This gripe brings me to my next point, which is the appearance of the women. Now I know, I know; the film industry is never going to be anxious to cast plain or slightly overweight women in films – and of course The Runaways was no exception. Both Kristin Stewart and Dakota Fanning are stereotypically gorgeous. But then…so were Joan Jett and Cherie Curie. They were meant to fit the glamorous rockstar mould. The point of Made in Dagenham, however, was supposed to be that these women were ordinary women, fighting against inequality. The youngest of the original strikers was thirty-five, and one of the most vocal women of the strikes was named Rose Boland, who was heavy set and powerful-looking. In contrast to this, the youngest striker in the film (‘Sheila’, played by Jaime Winstone) is about twenty, dreams of being the next Twiggy and wears hotpants to work. The rest of the ladies are all slim, attractive, and stylish (Rita herself is waiflike and conventionally ‘feminine’). In fact, as far as I recall there is only one remotely heavyset woman in the film, and she never gets a character name or any important lines. She purely exists, it seems, to bring more ‘comedy’ to the stripping off scenes. Because it’s obviously hilarious when a larger lady takes her clothes off. I get it, I know that that’s how the film industry works. But in a film that is supposed to be about equality, it just renders the message a bit hollow, hypocritical and…well, ridiculous. Especially when, in the same film, Bob Hoskins (himself an ordinary, short, plain-looking man) is allowed and accepted to play an ordinary, short, plain-looking man.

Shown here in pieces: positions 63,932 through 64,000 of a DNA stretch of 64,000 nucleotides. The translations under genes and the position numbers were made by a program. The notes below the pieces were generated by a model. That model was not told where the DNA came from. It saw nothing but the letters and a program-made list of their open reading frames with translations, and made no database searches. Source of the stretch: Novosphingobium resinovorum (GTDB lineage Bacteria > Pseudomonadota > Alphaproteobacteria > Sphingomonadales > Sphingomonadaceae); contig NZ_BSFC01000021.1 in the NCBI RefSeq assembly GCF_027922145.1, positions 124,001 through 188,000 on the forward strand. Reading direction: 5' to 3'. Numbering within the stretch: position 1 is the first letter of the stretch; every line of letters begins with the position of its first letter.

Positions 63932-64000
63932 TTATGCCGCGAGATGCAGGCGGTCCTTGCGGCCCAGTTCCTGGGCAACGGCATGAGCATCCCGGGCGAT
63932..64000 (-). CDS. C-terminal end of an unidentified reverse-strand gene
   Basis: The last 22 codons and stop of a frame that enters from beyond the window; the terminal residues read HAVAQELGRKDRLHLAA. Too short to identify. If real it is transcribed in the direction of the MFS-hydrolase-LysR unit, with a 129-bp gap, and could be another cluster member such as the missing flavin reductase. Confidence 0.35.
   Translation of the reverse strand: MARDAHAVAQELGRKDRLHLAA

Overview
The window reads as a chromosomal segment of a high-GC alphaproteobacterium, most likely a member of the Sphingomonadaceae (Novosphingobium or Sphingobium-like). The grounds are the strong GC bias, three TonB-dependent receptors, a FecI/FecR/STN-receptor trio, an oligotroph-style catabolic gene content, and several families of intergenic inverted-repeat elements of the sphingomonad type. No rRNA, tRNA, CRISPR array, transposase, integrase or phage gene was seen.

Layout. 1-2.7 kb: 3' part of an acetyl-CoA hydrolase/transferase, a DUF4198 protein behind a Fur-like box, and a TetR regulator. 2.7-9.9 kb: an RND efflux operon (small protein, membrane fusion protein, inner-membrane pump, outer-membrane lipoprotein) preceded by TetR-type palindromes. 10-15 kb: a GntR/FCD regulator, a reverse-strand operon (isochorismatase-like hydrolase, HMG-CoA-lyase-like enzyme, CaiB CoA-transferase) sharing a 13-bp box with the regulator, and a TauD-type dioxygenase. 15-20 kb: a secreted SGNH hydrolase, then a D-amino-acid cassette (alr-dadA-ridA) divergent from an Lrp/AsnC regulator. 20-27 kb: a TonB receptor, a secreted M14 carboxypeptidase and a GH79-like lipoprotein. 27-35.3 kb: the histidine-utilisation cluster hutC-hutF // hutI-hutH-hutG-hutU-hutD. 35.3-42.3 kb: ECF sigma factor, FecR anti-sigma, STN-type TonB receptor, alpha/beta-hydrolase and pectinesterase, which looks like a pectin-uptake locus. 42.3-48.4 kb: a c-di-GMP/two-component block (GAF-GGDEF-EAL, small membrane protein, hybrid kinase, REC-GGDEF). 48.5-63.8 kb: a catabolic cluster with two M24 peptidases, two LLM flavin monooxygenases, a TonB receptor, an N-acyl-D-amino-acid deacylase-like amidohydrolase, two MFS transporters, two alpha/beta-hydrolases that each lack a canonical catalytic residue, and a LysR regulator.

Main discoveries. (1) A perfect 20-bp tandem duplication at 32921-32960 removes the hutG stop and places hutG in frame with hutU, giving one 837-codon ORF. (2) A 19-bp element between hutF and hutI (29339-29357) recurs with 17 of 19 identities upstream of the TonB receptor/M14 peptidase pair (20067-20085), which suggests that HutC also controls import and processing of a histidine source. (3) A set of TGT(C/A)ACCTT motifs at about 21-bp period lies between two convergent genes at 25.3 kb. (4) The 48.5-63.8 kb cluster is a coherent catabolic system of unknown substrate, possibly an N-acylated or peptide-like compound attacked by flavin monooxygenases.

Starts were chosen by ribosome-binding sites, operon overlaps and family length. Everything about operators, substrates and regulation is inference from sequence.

I could nitpick and complain more. There was more that bugged me about the film, like there were things that annoyed me about The Runaways, too. Cherie’s book ‘Neon Angel’ deals with horrific stories of abuse and rape that the girls were forced to deal with, which were only ever lightly touched on in the film, and I wish that they had gone into this on a deeper, more honest level instead of focussing for so long on the substance abuse. I know that the drugs were the main issue for Cherie, but if they had just shown the level of abuse she received while growing up, the audience may have better understood and perceived a different reason as to why she continued to abuse herself with drugs. The film definitely played down the sexual abuse and that form of glossing over and re-writing is in itself another form of silencing.
I certainly cannot fault either film too much, however. I just can’t, because both warmed my heart. With the ever present over-saturation of movies in the industry which are all about braindead women stabbing each other in the back to get: The Man/pregnant/the latest pair of designer heels, of COURSE I am going to fall in love with films about women brandishing guitars, rising up and fighting for equal pay, pissing on the all-male, arsehole headlining band’s instruments, triumphing and standing up strongly and shoulder-to-shoulder, without men. Let’s hope to god that this heralds the start of a new trend in mainstream film, because we are ready for it. We have been ready for it for a long time.
– Siobhan Knox (edited by Hannah Dunton)